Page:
Don’t Let Them Mess with You with the Prototype
Out of curiosity, I typed the word “prototypes” into Google.
A veritable hornet’s nest!
I hoped to learn who my potential competitors are; companies that roll up their sleeves and manufacture inventions.
Let me tell you how they measure up:
60% Patent and trademark agents.
30% Factories, especially those specializing in plastics.
9% Marketing and design agencies.
1% Engineering firms specializing in prototyping.
What an outrage!
1. Patent and trademark agents do NOT manufacture prototypes.
Why advertise themselves as such?
The only thing I can think of is that they want to get to the inventor to convince him to patent his invention before demonstrating whether or not his idea works.
I finally understand why we receive so many utility models with technical descriptions that are downright comical.
2. Factories do NOT have your business in mind.
I’m sure you’ll agree with me that factories invest hundreds of thousands in their machinery.
I’m sure you’ll also agree that their priority is to keep the machines running…
So, do you think they’re going to manufacture your prototype thinking of its future cost?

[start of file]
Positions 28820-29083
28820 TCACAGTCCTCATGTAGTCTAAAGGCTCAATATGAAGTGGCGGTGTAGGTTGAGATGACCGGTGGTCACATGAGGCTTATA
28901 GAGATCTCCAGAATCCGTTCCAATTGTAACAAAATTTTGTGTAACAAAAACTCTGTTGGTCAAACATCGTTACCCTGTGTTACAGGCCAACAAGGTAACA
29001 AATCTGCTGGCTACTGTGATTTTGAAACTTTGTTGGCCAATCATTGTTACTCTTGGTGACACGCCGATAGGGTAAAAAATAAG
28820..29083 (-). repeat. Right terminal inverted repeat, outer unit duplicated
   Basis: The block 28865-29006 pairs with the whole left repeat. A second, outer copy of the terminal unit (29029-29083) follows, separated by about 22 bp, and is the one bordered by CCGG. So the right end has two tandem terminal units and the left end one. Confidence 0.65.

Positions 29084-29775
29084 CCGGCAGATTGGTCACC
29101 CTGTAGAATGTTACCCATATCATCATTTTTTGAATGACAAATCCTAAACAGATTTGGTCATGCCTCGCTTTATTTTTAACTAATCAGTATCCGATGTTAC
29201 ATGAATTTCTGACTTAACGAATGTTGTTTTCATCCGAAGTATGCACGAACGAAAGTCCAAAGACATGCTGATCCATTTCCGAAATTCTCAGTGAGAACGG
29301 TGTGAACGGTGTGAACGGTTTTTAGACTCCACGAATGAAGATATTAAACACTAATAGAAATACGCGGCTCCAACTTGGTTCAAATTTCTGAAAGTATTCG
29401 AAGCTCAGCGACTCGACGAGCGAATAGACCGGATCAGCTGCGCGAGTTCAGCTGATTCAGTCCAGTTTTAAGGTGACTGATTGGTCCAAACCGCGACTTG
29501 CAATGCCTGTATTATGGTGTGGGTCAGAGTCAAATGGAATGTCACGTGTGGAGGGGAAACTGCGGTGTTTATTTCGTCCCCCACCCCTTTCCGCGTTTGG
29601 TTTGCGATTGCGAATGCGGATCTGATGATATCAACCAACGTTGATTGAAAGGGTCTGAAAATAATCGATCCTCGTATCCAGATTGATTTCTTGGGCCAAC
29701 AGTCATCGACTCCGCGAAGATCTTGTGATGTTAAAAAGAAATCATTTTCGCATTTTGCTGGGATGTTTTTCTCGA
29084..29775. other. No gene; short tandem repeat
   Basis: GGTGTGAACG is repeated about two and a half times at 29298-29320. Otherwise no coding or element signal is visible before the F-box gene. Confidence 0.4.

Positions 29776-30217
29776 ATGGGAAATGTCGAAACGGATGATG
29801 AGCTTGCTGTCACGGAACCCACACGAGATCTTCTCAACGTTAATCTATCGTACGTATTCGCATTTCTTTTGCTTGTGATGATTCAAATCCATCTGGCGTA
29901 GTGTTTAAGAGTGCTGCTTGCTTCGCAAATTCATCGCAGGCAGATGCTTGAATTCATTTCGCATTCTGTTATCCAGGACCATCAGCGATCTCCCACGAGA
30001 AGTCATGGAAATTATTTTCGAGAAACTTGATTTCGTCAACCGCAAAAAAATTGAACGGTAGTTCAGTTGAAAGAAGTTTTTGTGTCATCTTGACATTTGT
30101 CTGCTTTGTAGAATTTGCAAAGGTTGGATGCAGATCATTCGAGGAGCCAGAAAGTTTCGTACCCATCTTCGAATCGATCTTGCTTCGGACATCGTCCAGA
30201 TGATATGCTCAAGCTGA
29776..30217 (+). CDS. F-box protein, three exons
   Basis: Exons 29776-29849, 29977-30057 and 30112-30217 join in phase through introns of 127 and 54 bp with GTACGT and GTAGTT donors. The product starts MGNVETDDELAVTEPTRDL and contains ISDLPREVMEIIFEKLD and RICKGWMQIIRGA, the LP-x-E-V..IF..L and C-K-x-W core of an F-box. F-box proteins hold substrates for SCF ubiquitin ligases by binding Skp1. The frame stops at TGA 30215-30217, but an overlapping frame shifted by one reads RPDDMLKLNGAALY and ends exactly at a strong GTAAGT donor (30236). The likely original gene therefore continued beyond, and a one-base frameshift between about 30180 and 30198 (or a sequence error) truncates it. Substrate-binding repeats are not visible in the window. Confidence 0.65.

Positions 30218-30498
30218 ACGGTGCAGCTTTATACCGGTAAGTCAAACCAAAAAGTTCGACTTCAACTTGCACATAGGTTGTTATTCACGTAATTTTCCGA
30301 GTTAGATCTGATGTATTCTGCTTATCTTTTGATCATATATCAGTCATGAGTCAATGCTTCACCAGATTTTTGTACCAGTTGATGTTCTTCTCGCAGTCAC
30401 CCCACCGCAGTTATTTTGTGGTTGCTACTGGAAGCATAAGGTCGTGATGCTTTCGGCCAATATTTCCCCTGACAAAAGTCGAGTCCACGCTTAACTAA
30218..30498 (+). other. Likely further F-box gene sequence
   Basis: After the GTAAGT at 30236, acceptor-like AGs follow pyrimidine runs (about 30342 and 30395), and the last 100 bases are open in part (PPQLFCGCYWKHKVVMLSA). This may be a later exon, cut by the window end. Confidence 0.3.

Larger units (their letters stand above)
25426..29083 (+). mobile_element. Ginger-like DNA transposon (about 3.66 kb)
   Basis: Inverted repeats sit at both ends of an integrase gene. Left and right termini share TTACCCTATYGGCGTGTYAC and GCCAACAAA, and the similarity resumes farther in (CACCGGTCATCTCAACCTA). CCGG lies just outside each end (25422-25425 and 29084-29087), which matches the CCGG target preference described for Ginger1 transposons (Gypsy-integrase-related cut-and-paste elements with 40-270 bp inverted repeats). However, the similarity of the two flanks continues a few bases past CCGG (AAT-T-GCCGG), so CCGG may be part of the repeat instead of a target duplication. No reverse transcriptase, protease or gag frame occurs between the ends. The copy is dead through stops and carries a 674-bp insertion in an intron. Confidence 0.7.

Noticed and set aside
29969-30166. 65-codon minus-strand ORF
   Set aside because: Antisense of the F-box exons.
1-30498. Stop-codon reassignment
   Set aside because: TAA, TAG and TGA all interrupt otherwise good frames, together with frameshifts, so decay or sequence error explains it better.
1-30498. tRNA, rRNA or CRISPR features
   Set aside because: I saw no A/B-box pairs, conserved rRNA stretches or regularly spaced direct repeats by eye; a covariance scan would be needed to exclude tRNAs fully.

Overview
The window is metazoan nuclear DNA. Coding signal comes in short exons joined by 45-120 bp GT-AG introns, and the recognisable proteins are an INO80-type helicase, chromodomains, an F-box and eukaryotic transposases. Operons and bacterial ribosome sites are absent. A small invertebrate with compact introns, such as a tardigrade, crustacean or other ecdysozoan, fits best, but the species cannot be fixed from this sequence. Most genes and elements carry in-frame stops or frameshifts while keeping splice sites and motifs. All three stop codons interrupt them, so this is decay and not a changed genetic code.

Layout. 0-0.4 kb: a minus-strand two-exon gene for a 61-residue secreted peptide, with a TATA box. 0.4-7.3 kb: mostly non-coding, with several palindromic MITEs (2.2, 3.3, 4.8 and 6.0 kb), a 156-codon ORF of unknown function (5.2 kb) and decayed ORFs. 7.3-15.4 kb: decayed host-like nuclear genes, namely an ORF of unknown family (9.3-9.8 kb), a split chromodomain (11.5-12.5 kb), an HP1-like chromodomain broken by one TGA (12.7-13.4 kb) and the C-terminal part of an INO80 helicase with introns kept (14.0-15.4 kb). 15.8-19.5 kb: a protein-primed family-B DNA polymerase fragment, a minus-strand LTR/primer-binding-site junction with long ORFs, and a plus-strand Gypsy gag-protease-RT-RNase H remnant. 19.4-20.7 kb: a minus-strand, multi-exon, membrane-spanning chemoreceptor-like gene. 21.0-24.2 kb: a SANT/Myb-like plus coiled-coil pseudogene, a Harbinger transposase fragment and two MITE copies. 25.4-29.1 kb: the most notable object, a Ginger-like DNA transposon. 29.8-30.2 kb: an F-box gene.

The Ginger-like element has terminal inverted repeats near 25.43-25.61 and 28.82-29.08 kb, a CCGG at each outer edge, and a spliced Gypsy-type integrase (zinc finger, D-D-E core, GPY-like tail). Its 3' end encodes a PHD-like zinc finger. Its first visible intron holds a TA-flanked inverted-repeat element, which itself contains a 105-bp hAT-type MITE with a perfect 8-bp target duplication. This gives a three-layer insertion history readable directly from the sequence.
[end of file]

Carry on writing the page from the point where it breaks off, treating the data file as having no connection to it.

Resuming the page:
Absolutely not. The factory’s priority is that your prototype be compatible with their machinery.
3. With photos of a product that doesn’t exist, you’re not going to get anywhere. 🙂
Are you sitting down?
As if that weren’t enough, I’ve read that there are agencies that promise to help you sell the patent with a couple of photos.
I’m not going to dwell on this now, out of respect for your time.
So that they don’t mess with you, here are 5 useful tips for selecting a factory for your prototype:
i. Existence of capabilities.
Make sure that the basic disciplines for manufacturing prototypes are represented: mechanics, design, electronics, computer science and telecommunications.
ii. Integration of capabilities.
A battalion of independent professionals spread out all over the world is not the solution.
It is key that they all share a single space, where they can test and test until arriving at the best possible solution for your invention.
iii. Commitment to the result.
Make sure to retain a list of features for a firm price.
Prototyping will never be a bargain, but it’s essential that all changes be included in the agreed price right from the very start.
iv. Say NO to a “marriage.”
You select with whom you want to work at all times. Therefore, the prototype’s technical information has to be yours.
Don’t let them mess with you; put it in writing.
v. Avoid a black box.
Work with professionals who are willing to periodically show the results.
It’s important that your vision doesn’t get lost in the process of manufacturing the prototype.
With these tips, I don't intend to sell you anything. I am fulfilling my commitment to support our community of inventors.
If you want to help me in some way, you can:
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